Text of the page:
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Making Safer Nanomedicine

Nontoxic silicon nanoparticles soak up drugs like a sponge and break down into smaller particles that are cleared by the kidneys
February 23, 2009
Credit: UC San Diego.

Some nanomaterials can ferry cancer drugs to tumors; others can act as bright contrast agents for infrared or magnetic-resonance imaging.

While researchers are working to make these materials even more efficient tumor targeters and imaging agents, they will also need to make sure they are safe. But until now, “there has been little effort to engineer the self-destruction [of nanomaterials]…into non-toxic, systemically-eliminated products,” write researchers in this week’s issue of Nature Materials.

The researchers, from MIT and University of California, have now developed nanomaterials and carefully characterized their degradation into non-toxic breakdown products that are cleared from the body in urine. Because the materials are photoluminescent, it’s possible to see whether or not they’ve reached a tumor. Mouse studies demonstrate that the particles are not only harmless, but that they soak up cancer drugs like sponges. The particles, which range in size from about 130 to 180 nanometers (the ideal size for getting into tumors via leaky blood vessels) are riddled with 5 to 10 nanometer holes. As the the particles break down inside a tumor, the drugs come out.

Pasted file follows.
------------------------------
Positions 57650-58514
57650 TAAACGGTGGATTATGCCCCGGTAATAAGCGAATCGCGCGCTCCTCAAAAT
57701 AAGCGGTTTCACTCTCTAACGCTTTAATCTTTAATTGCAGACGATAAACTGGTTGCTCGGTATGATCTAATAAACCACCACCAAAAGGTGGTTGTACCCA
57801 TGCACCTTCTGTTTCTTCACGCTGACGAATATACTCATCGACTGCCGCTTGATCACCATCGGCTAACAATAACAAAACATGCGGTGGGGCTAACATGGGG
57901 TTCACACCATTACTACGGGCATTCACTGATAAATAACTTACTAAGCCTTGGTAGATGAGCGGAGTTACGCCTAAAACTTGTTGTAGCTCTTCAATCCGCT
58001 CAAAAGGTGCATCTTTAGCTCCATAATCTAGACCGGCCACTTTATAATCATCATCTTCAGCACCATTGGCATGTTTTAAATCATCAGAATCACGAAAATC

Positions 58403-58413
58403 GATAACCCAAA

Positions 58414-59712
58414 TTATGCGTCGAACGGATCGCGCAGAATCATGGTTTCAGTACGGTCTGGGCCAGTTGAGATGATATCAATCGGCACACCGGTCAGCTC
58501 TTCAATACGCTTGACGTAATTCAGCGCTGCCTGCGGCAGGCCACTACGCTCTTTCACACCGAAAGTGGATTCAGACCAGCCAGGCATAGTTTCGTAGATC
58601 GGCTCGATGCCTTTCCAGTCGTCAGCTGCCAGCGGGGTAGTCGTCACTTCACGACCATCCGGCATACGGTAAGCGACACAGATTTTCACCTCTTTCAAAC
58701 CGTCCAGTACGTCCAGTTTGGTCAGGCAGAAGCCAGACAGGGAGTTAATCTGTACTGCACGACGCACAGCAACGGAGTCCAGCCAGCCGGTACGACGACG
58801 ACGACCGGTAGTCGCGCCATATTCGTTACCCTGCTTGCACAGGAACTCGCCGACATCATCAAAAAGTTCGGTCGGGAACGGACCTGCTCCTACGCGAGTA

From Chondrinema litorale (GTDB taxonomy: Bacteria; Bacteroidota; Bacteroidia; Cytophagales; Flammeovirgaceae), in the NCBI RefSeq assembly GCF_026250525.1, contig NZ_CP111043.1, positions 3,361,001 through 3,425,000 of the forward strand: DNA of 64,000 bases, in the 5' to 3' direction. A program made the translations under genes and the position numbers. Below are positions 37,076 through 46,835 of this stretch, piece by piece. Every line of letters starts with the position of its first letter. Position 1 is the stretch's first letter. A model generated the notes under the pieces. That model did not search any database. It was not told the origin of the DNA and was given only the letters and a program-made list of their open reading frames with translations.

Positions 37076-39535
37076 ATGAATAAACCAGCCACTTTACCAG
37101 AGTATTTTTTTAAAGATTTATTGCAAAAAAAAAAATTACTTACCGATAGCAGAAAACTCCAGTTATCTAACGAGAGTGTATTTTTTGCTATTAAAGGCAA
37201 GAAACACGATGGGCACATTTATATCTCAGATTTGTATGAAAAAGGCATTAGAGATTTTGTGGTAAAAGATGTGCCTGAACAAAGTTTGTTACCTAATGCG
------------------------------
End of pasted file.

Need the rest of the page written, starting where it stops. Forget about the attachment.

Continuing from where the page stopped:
The nanoparticles haven’t been tested in clinical trials yet, but there is good reason to suspect they’ll be harmless in people. For one thing, earlier this month researchers presented results at the American Association for the Advancement of Science meeting of a gene expression study demonstrating that exposing human immune cells to silica particles with a range of different surface areas didn’t harm the cells. And the researchers felt comfortable enough to expose themselves for the above photo, which shows the nanoparticles emitting fluorescent light under UV.

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Illustration by Rose Wong

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